Pros and Cons of Buying Bank-Owned (REO) Foreclosures
The growing number of foreclosed properties in the Philadelphia Metro Area has piqued the interest of potential home buyers as well as investors. While bank-owned properties can be a great opportunity, you need to be aware of the pros and cons of buying foreclosed homes to you can make an informed decision.
- You get clear title to the house: Buying bank owned is not nearly as risky as buying at Sheriff Sale. The seller will clear any existing liens and give you clear and marketable title to the house.
- Properties are generally priced for quick sale and may present a great opportunity: Banks are in the business of lending money, not owning real estate. Unlike traditional sellers who may have an emotional attachment to their homes and often overestimate their values, banks understand the real estate market and know what it takes to move a home – the right price. Asset Managers for the banks are charged with disposing the properties quickly. Know, however, they have done their homework and will not sell homes at ridiculous prices either.
- Transactions can generally be completed within a standard time frame: REOs are not the same as short sales. The owner bank is ready and motivated to sell to a ready and qualified buyer. Cash transactions can often be completed in 2 weeks.
- The seller may provide incentives: Government institutions and large banks may offer special financing or pay for some closing costs. Make sure you find out if incentives are available and how you might take advantage of them.
- The seller MAY negotiate repairs, even on AS-IS sales: Foreclosures are usually sold AS-IS, meaning that you are getting a good deal on the house, but you are accepting responsibility for necessary repairs. However, if repairs are required by the municipality or your lender it is possible (but not guaranteed) that the seller will make the repairs necessary to get the property sold.
- Some larger banks are actively seeking primary buyers: It can sometimes be hard to complete against investors with cash on hot properties. You may find that some REO properties, including HUD homes, have a waiting period for investors. During this time only owner-occupants can bid on the home.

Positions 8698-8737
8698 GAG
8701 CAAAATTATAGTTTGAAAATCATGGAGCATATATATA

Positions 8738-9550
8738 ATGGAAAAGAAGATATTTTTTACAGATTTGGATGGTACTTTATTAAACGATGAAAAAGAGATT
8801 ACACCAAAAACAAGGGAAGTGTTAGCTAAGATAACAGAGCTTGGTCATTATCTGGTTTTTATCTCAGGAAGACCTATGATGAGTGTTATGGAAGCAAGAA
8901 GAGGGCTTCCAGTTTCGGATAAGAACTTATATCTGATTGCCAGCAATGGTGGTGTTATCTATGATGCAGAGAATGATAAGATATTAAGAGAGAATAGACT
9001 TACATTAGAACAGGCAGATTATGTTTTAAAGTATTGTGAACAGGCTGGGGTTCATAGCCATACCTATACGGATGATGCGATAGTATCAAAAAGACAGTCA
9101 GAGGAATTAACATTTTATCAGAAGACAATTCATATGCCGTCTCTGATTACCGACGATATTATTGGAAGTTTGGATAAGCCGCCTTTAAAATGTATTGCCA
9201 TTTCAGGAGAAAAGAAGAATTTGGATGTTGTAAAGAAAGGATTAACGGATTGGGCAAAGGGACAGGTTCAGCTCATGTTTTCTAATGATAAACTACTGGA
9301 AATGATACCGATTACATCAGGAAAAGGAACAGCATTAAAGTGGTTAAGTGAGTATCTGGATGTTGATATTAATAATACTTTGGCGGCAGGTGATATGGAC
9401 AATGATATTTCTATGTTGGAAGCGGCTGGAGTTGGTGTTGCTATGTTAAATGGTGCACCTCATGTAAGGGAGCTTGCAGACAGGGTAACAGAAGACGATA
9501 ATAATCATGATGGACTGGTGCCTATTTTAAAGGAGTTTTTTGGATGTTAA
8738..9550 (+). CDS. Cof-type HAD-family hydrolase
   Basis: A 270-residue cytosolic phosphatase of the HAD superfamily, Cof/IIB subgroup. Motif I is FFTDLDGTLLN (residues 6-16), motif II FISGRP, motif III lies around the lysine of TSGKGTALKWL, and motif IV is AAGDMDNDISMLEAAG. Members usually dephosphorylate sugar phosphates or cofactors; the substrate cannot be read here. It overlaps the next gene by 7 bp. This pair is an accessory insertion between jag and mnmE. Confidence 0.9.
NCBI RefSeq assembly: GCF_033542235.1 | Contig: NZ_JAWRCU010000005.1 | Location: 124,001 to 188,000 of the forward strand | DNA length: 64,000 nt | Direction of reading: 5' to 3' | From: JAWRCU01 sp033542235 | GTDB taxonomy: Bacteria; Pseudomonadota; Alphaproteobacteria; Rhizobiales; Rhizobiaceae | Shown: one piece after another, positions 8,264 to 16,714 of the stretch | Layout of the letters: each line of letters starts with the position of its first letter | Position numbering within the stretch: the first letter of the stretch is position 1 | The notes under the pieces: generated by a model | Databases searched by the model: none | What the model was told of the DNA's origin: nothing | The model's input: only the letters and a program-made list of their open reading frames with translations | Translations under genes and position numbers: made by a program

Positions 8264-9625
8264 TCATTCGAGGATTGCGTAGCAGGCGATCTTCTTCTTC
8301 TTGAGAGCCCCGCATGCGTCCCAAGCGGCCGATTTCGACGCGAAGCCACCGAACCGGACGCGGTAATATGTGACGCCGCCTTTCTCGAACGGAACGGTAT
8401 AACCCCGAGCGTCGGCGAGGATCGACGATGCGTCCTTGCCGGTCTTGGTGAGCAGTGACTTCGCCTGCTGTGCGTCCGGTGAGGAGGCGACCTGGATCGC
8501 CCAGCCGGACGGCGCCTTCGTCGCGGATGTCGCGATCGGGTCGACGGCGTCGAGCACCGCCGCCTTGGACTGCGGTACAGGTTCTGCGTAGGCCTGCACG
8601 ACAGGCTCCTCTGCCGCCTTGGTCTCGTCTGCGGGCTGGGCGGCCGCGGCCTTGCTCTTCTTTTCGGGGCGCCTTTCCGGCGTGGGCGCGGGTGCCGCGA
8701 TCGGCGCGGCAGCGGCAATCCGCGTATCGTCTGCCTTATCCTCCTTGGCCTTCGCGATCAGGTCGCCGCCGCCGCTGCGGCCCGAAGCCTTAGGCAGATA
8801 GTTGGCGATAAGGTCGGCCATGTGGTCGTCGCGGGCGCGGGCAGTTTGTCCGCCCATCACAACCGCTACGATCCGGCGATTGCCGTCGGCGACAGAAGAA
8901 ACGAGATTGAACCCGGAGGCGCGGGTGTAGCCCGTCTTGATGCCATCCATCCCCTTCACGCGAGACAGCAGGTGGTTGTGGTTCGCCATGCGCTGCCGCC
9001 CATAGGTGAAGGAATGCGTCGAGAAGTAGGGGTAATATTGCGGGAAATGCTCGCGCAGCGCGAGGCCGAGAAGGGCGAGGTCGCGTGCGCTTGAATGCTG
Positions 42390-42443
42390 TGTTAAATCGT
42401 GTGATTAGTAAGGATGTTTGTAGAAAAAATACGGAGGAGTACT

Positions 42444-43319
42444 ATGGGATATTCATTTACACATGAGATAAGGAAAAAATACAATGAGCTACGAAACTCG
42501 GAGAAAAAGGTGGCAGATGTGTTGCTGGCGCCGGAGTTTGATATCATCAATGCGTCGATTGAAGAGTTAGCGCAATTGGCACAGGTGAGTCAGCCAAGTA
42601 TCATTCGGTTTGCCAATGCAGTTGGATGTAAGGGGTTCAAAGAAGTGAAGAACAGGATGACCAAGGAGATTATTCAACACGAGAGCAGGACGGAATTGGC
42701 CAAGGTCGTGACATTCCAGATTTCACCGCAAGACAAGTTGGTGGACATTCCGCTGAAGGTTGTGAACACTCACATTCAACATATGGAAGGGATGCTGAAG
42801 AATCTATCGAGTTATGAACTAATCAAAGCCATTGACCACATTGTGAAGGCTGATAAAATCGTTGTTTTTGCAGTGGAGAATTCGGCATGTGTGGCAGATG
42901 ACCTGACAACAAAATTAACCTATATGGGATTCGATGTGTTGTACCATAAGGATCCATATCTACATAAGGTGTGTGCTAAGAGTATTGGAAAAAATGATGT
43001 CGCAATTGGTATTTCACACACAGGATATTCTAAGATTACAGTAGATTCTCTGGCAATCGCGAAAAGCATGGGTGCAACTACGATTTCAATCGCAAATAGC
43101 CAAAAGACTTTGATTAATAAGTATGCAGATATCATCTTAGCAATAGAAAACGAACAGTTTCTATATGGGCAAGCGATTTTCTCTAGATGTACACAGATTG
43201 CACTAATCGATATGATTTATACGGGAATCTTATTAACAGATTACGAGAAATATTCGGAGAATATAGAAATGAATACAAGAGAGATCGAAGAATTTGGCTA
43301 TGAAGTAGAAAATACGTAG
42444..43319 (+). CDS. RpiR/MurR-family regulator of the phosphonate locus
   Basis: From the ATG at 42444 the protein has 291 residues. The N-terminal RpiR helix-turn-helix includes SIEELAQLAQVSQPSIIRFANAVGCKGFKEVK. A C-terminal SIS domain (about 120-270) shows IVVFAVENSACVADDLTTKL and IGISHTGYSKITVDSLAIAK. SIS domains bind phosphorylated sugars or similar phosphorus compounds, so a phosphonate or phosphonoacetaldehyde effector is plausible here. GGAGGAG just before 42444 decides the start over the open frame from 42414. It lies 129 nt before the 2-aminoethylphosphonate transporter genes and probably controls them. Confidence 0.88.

- Homes may be beaten up: Typically REOs have not been treated with kid gloves. Most will need at least cosmetics; many need major rehab work. These are generally not “Do-It-Yourself” projects. You will need a professional contractor involved. The financing options may also be very limited.
- Well priced properties may not last: Buyers today tend to think they have total control when it comes to bidding on homes. This is definitely not the case when a home is priced to sell. We often see multiple offers on these properties. You will need to act quickly and be prepared to deliver your “highest and best” offer.
- You may not receive a fast response to offers: We tend to want 24 hour response time of offers, but you will need to allow more time to get a response from Asset Managers. For starters they do not work weekends, and offers may need to be reviewed by more than one person. It should be noted that we do also see very quick responses on some transactions.
- There will be additional CYA paperwork to sign: There will be a “corporate addendum” that will specify the banks terms in additional to a standard agreement of sale. You won’t be able to change or negotiate these terms, so be 100% sure that you read and understand everything in this paperwork.
- Buyers must be pre-approved with seller’s lender of choice and must have proof of funds: You must be financially ready to buy for your offer to even be presented to the seller. Sometimes lenders will require that you be pre-approved with them so they can be sure you are qualified. If you are a cash buyer, you will need to show bank statements with enough available funds to complete the purchase.
- There may be additional costs: Bank-owned properties may be “winterized” and have no utilities. You may need to pay to have the utilities turned on for inspections and/or appraisals to be completed.
- There may be delays in closing: Sometimes it takes a while for the paperwork to be completed after the property reverts to the bank. The foreclosure deed will need to be recorded, and all liens will need to be paid before the bank can sell the property to you. Sometimes this process can drag on for a stupid amount of time.
- Properties are vacant and may be subject to vandalism: Oh, did you want the copper pipes in the house? So do the creepsters that search out vacant homes and remove anything of value – copper, appliances, radiators – you name it, they’ll take it. YES, they have taken kitchen sinks. Usually banks will compensate you if anything happens between contract and closing, but if the damage is serious enough there can be major delays, or they may cancel the sale altogether.
We are experienced REO agents, representing both banks and purchasers in these transactions every day. Don’t be sorry when you find out your agent was not knowledgable about selling foreclosed properties. We will help you navigate the REO waters with ease.
Contact us for more information on available bank owned properties.